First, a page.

Source: Jaguar Land Rover

Jaguar's New $129,000 Sports Car Is Loud Enough. (We Checked)

Driving a 575-horsepower F-Type through a New York tunnel is the best kind of car concert.

Maranello has its famous Ferrari track. Germany has the Nurburgring. New York has tunnels. As it prepared to show off its six-figure sports car this week, the ever-Churchillian Jaguar Land Rover said, “That’ll do.”

The blue-blooded British brand convinced the city (with a handsome payment, no doubt) to close a 1,600-foot strip of tunnel running under Park Avenue in Midtown Manhattan for a singular and sensational purpose: Allow the select few to hop in the 2017 F-Type SVR and drive it from end to end like Batman flying out of his cave.

This tunnel runs about seven blocks, plenty of time for the Jaguar F-Type SVR to yowl.
This tunnel runs about seven blocks, plenty of time for the Jaguar F-Type SVR to yowl.
Source: Jaguar Land Rover

After signing an insurance waiver, we rode along with a Jaguar driver named Stuart, who had the lean-jawed, low-ballcap look of most journeymen throttle jockeys.

The car goes from a standstill to 60 miles per hour in 3.5 seconds, but the sound is faster than the speed. There are (slightly) quicker cars. There are (slightly) faster cars. But nothing has the barbaric yawp of this Jaguar.

Stuart hit the gas and the thunder commenced, caroming off the tunnel walls and back into the open cockpit. It was a bit like sticking one’s head in a giant drum kit with a squad of demons on PCP going mental with the sticks. Or, in the words of a succinct analyst on Instagram: “That noise is how babies get made.

The exhaust and the valves on the F-Type SVR are tuned for tunnel driving. (Read: noise.)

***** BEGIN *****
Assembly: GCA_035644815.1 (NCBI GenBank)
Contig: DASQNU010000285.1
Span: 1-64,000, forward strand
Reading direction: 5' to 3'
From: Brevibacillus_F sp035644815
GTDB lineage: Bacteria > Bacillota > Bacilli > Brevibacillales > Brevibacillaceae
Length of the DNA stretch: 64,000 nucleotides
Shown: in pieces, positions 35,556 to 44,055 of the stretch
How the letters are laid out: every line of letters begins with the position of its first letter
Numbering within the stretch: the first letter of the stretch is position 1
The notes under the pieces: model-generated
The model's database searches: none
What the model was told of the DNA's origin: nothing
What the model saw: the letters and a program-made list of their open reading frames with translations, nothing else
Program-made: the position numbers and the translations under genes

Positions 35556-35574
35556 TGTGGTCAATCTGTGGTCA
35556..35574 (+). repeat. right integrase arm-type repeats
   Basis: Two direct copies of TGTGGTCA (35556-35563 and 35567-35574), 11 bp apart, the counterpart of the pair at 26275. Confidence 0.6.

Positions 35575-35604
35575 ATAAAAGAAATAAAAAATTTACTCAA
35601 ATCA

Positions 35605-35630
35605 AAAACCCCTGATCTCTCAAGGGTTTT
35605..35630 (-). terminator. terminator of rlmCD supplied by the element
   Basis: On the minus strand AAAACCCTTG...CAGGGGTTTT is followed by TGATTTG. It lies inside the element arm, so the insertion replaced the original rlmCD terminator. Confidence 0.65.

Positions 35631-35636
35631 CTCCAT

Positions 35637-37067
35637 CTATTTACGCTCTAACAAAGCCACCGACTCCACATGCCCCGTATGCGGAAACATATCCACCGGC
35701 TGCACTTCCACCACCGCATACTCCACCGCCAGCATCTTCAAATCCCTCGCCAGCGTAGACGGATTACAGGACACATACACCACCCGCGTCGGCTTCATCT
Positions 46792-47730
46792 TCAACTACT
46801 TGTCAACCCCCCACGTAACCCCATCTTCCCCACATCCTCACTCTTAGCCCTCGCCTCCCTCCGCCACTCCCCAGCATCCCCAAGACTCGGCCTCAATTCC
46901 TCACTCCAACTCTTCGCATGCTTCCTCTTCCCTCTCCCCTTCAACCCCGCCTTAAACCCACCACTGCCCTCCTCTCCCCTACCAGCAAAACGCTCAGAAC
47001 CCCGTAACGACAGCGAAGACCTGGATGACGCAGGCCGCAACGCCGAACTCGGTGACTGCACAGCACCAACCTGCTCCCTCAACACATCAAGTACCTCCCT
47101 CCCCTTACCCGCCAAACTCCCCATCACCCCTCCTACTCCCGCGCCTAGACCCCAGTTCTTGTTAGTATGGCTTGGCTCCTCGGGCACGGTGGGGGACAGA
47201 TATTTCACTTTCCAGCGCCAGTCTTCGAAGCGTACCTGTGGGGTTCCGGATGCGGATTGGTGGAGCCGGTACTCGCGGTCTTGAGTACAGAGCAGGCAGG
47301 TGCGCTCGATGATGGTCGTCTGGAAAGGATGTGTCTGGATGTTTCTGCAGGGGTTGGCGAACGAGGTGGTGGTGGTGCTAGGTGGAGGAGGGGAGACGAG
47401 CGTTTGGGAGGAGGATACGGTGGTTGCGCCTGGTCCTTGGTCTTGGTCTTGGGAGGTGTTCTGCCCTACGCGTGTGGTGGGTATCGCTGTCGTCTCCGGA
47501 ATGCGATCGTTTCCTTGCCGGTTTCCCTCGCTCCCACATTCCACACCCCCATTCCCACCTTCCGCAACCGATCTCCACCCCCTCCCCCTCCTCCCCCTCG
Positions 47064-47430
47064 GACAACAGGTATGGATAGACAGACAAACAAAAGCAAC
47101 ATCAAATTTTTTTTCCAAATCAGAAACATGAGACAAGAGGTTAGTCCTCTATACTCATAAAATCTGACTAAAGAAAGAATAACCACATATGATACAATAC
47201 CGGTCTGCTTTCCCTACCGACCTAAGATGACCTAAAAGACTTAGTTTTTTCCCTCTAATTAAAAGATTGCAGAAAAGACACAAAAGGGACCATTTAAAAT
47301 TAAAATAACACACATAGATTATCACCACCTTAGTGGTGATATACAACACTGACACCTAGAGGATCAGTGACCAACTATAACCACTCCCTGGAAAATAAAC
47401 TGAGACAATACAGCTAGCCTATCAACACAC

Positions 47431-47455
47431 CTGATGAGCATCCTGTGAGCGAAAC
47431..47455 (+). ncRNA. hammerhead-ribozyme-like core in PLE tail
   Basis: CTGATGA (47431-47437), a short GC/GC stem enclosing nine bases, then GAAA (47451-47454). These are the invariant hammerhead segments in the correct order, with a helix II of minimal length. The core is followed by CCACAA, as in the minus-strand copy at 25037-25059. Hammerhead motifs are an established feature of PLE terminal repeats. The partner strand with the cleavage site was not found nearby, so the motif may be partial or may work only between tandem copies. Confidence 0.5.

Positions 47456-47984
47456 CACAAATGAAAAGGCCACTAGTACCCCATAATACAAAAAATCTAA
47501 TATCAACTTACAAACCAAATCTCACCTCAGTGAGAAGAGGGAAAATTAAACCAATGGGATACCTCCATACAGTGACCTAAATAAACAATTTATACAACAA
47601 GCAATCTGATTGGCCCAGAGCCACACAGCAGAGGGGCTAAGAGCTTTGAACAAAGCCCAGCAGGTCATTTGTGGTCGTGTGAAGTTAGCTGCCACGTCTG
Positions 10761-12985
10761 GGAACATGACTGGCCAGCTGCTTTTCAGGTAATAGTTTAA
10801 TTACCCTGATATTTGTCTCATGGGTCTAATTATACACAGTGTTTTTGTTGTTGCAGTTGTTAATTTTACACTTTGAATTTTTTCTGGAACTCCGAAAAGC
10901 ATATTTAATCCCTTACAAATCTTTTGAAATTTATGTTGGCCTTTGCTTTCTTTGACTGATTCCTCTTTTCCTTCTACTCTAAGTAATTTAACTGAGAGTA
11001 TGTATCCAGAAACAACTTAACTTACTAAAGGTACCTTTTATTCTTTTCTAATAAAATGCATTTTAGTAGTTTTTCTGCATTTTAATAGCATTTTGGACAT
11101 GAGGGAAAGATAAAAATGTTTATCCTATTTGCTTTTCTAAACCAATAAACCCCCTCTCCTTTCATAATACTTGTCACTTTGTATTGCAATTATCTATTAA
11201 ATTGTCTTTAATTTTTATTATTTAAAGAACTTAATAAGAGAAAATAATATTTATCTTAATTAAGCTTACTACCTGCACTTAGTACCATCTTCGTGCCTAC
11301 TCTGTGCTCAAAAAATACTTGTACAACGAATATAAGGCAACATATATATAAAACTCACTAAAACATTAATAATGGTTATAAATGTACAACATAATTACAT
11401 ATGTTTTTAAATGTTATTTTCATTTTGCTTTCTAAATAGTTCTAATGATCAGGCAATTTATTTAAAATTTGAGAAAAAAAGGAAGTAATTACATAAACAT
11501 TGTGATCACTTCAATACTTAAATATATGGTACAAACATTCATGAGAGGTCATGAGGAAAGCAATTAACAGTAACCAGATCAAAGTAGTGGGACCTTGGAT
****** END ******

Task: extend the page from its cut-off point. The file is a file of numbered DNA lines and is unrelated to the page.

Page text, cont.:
The exhaust and the valves on the F-Type SVR are tuned for tunnel driving. (Read: noise.)
Source: Jaguar Land Rover

It's also no mistake. Jaguar's first contemporary F-Type was loud. This, however, is the souped-up SVR1 version, designed to compete with Italian thoroughbreds and the high-performance Mercedes AMG unit. In addition to being a lot lighter and a lot faster2, the car is a lot louder than its siblings. Jaguar put in a whole new exhaust system and retuned the valves to make it so.

"I think this car will prove to be something that can take on the rest of the supercars out there," Jaguar design chief Ian Callum said shortly before our drive.

At the far end of the tube, the giant ceramic brakes brought the experience to a confident halt. Then it came time to swap drivers. Jaguar, ever proud of its heritage, has left the steering wheel on the right side to further rattle the American press.

Putting the pedal to the mat was a bit of cinema, with the tunnel narrowing and lengthening like a scene from a bad horror movie. The words of the man who distributed the insurance waivers came to mind: “Don’t succumb to that kind of red mist.” Translation: Brake before you careen into the crowd of taxis.

Like most things involving sports cars, it was silly, childish, and deliriously fun—possibly the best car-show PR stunt since Ford pinned a Mustang on top of the Empire State Building. Although Jaguar showed the car in Geneva on March 1, it is making its U.S. debut at the auto show in New York on Tuesday, March 23.

Did I mention it was loud?

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  1. 1 That's short for "special vehicle operations."
  2. 2 Top speed is 200 miles per hour, making it the fastest Jaguar ever.